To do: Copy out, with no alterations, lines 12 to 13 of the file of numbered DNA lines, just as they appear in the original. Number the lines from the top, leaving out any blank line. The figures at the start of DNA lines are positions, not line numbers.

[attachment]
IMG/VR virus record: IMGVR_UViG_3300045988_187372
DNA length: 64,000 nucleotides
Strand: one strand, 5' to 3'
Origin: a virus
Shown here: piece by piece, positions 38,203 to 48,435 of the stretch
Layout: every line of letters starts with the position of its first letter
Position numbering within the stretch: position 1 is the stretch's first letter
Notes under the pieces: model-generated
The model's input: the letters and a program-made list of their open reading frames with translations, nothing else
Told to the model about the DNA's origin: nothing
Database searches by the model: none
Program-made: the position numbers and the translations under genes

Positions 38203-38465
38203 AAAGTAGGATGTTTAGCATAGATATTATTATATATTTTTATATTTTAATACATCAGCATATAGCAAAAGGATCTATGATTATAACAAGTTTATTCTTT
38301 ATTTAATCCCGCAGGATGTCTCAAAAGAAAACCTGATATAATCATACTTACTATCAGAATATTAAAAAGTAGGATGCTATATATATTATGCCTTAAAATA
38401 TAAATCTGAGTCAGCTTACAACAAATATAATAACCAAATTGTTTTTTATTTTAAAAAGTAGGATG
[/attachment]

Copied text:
Program-made: the position numbers and the translations under genes

Positions 38203-38465